“We were One people. One parted. Now we are Two.”
It is another story of the partition of India. Yet, this book is different from the rest. It is Gulzar’s voice. He speaks about partition, the people displaced, and their struggles to understand how a mere carving of a line could actually divide one nation into two- Hindustan and Pakistan. Originally written in Urdu, Two is a translation of the same by Gulzar himself. It is a short and crisp novella. Yet it manages to capture the right essence of the story that’s being told. And in Gulzar’s own words, “The length is immaterial; It is what I needed to tell in the story…”
Campbellpur is a tiny village nestled in obscurity in British India. The people are caught in a nervous frenzy as talks of an impending partition do the rounds. It is the winter of 1946, and for the people of the country a partition is evident. No one is quite sure where they would be, what its outcome would be on their lives. Lakshneera the dhaba owner, Fauji the truck driver, a Rai Bahadur and his family, a Kothewali, a young widow, sisters Soni and Moni, all find their lives caught in the whole web of the partition. As the mass exodus of humans travel across the border in search of a new home and a new country, their world goes topsy-turvy. Displaced, most have lost a family member, in death or in separation, never to live life the same way as before. It did take people decades to settle down and come in terms with its haunting memories.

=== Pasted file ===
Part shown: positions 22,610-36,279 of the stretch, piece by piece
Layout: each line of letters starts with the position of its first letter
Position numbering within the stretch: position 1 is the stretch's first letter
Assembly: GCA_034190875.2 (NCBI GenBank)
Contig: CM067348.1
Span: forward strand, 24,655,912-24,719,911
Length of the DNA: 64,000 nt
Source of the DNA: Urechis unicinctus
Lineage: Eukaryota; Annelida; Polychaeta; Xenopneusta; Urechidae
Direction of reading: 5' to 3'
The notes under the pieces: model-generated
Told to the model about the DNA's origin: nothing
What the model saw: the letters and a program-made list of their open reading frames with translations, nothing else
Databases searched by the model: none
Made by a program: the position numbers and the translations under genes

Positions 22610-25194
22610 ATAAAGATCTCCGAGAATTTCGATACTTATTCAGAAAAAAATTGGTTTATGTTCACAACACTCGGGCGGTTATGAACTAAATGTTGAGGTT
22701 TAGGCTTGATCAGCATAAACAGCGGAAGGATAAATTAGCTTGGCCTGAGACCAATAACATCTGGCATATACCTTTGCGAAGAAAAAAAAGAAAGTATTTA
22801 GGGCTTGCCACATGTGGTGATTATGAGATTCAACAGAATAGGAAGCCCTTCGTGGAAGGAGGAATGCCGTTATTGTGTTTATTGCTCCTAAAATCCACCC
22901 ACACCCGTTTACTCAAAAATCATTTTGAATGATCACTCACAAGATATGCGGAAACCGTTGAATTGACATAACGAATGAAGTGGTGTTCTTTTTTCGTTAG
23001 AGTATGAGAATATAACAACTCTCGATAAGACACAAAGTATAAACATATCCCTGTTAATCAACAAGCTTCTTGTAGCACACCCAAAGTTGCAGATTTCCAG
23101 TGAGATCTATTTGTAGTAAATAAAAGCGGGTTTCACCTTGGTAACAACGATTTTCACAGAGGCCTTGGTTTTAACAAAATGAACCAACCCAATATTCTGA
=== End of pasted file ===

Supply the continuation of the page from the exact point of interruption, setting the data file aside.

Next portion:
“The descending night felt like a shroud spreading over everyone….”
Two is characterized by a strong narrative. Strewn with the perfect use of metaphors to communicate, the writing seemingly shifts track on a poetic note. There is silence in the words, yet an unheard voice that screams out the plight of people and the situation. Gulzar’s strong prose lays bare the brunt of partition in words that linger long in your mind.
“No one knew where they were. Men and women, young and old, drifted from one camp to another like dry leaves, scattered by the wind.”
The writing isn’t heavy. In crisp and concise sentences, it still evokes strong emotions. Swiftly paced, with a smooth transition across timelines, the short novella indeed speaks volumes about the disruptive violence of 1947 and beyond.
Two may be a translation, but the book has done justice in every possible way. No wonder Gulzar is considered a master craftsman, who could weave words with ease in the most beautiful of ways. A book that you cannot put down, highly recommended for just the love of words!!